The high spatial and temporal Resolution Electricity System model, highRES, is used to design cost-effective, flexible and weather resilient electricity systems for Great Britain and Europe. The model is specifically designed to analyse the effects of high shares of variable renewables and explore integration/flexibility options.
As the proportion of renewables in electricity generation increases, there will be increasing imbalances between electricity demand and supply. highRES is a high-resolution electricity system model that simultaneously considers infrastructure planning (investment) and operational (dispatch) decisions to identify the most cost-effective strategies to cope with growing shares of intermittent renewables. It does this by comparing and trading off potential options to integrate renewables into the system including the extension of the transmission grid, interconnection with other countries, building flexible generation (e.g. gas power stations), renewable curtailment and energy storage.
highRES is written in GAMS and its objective is to minimise power system investment and operational costs to meet hourly demand, subject to a number of unit and system constraints. It can model a variety of technical characteristics of thermal generators (e.g. ramping restrictions, minimum stable generation, startup costs, minimum up and down times) depending on the requirements of the research question, their CO2 emissions, and the technical characteristics of a variety of energy storage options. The transmission grid is represented using a linear transport model.
To realistically model variable renewable supply, the model uses spatially and temporally-detailed renewable generation time series that are based on weather data. For wind energy, hourly wind speed data from the ERA-5 climate reanalysis covering 1983-2017 is used, with a spatial resolution of 0.25 degrees x 0.25 degrees (~28 x 17 km). Hourly solar radiation data are taken from the Climate Monitoring Satellite Application Facility dataset SARAH2, again covering 1983-2017 at the same spatial resolution as the wind data.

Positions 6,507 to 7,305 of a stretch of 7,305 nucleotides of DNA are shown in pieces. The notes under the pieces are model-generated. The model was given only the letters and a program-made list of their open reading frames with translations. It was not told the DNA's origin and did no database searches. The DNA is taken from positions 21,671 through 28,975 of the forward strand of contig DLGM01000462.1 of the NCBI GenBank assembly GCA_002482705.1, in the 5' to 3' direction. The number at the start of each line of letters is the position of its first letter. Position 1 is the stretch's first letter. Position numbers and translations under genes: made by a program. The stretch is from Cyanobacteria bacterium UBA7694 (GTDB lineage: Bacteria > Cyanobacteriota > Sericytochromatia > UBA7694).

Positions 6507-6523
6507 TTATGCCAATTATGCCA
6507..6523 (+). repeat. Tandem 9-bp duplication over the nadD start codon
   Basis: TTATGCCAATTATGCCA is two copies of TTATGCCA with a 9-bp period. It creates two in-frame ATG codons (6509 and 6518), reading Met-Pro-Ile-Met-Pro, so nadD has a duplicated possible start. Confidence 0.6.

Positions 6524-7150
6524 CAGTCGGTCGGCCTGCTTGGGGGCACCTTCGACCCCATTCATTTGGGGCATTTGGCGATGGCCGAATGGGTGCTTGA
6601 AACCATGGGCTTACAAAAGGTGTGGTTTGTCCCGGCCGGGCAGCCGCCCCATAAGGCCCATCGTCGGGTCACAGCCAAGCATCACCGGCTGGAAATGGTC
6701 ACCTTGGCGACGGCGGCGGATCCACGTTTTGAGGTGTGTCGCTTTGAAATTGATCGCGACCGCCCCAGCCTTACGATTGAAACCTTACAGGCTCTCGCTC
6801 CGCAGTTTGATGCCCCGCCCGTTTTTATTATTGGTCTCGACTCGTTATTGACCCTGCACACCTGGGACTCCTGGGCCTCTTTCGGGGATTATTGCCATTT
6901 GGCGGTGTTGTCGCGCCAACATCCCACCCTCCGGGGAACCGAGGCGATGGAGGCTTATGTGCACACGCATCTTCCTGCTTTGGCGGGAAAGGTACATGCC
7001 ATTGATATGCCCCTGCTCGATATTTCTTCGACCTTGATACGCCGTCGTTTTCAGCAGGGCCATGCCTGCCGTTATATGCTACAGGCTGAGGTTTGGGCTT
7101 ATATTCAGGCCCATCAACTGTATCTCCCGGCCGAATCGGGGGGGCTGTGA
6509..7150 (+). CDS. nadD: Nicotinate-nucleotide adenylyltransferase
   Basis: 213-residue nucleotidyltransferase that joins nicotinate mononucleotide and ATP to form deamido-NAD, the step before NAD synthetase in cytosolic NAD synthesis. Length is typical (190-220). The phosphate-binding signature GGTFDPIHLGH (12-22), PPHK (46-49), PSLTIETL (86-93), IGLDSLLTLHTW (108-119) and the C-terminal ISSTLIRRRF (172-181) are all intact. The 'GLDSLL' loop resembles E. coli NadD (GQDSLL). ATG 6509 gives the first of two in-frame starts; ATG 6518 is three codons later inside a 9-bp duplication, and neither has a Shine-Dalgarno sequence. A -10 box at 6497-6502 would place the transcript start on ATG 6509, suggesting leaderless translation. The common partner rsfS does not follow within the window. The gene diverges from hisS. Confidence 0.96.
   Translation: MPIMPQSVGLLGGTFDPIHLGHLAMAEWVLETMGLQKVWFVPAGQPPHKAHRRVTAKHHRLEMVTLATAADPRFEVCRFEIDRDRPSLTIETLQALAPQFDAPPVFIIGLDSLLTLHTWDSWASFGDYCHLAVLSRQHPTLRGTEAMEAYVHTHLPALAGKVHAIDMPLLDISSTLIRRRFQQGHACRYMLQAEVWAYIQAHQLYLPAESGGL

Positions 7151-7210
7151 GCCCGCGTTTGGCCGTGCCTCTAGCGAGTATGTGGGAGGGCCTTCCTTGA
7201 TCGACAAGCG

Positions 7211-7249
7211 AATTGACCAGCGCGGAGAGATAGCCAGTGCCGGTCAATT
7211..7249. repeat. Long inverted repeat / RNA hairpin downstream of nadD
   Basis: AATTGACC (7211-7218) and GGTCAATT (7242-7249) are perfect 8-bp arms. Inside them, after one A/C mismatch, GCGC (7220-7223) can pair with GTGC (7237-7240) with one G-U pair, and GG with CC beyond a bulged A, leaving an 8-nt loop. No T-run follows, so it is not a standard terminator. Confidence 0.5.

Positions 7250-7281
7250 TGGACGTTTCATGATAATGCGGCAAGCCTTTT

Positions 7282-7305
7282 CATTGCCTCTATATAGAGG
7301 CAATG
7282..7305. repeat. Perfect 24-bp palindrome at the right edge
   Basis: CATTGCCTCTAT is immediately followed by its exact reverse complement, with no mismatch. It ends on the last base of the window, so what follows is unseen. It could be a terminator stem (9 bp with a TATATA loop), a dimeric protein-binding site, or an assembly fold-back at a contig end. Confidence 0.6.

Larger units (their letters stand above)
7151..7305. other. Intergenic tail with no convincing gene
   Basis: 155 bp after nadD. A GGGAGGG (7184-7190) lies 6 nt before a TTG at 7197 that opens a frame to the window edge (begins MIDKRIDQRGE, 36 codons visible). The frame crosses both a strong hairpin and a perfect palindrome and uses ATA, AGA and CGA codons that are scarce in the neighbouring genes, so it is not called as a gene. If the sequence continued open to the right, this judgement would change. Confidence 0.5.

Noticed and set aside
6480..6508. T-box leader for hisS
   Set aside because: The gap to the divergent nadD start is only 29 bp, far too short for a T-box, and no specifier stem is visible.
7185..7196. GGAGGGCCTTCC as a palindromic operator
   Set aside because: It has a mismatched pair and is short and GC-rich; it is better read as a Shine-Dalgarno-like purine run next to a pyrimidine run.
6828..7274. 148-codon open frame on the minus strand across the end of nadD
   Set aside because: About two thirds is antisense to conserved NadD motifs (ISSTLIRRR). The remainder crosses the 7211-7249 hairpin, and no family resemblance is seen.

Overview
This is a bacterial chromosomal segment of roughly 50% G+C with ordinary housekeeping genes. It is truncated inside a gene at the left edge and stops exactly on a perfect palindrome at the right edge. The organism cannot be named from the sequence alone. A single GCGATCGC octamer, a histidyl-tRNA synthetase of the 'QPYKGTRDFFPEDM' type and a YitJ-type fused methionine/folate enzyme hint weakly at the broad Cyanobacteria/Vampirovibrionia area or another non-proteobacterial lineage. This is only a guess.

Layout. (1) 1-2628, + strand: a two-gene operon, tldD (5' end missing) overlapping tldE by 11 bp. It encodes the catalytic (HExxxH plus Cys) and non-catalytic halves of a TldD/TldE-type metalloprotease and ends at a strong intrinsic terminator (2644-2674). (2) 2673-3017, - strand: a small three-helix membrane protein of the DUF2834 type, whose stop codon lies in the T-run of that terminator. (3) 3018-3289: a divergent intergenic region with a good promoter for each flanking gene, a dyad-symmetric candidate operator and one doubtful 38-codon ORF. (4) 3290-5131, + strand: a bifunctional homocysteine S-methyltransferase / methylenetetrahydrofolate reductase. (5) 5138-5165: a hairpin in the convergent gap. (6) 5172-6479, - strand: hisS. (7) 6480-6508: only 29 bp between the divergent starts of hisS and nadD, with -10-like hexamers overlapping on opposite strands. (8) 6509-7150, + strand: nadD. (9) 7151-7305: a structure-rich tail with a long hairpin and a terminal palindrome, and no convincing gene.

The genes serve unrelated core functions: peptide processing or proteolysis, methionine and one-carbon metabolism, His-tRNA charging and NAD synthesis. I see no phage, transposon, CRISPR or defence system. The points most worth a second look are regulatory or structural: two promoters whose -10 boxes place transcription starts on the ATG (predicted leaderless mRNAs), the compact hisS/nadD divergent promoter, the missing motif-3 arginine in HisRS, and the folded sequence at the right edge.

Typically the model makes planning and dispatch decisions based on hourly time series for one snapshot year, however, this can be adapted as required by leveraging the flexibility of the input weather data (e.g. using 10 years of hourly data simultaneously to better capture the impact of inter-annual weather variability on system design).
The model complements the UK TIMES and European TIMES energy system models. The temporal resolution of these long term planning models is too low to fully capture the implications of high levels of renewables. highRES can be run iteratively with these models to identify more robust low-carbon electricity systems for the future.
|Model name||highRES - the high spatial and temporal resolution electricity system model|
|Type:||Electricity system planning and dispatch model|
|Purpose:||Analysing the integration of renewables into the UK electricity generation system|
|Spatial scale:||Dependent on the research question (from grid cells of 0.25 x 0.25 degrees to regions based on transmission line segments)|
|Temporal scale:||Hourly, although this can be changed depending on the research question|
|Main contact:||James Price|
|Other contacts:||Marianne Zeyringer|
Documentation will appear here when it is published.
Moore, A., Price, J., & Zeyringer, M. (2018). The role of floating offshore wind in a renewable focused electricity system for Great Britain in 2050. Energy strategy reviews, 22, 270-278
Price, J., Zeyringer, M., Konadu, D., Mourão, Z. S., Moore, A., & Sharp, E. (2018). Low carbon electricity systems for Great Britain in 2050: An energy-land-water perspective. Applied energy, 228, 928-941
Zeyringer, M., Price, J., Fais, B., Li, P. H., & Sharp, E. (2018). Designing low-carbon power systems for Great Britain in 2050 that are robust to the spatiotemporal and inter-annual variability of weather. Nature Energy, 3(5), 395
Zeyringer, M., Daly, H., et al. (2014). Spatially and Temporally Explicit Energy System Modelling to Support the Transition to a Low Carbon Energy Infrastructure - Case Study for Wind Energy in the UK. International Symposium for Next Generation Infrastructure Conference Proceedings (IIASA, Laxenburg, Austria).
Projects developing/using the model (include links)
The model development and application is supported by the wholeSEM project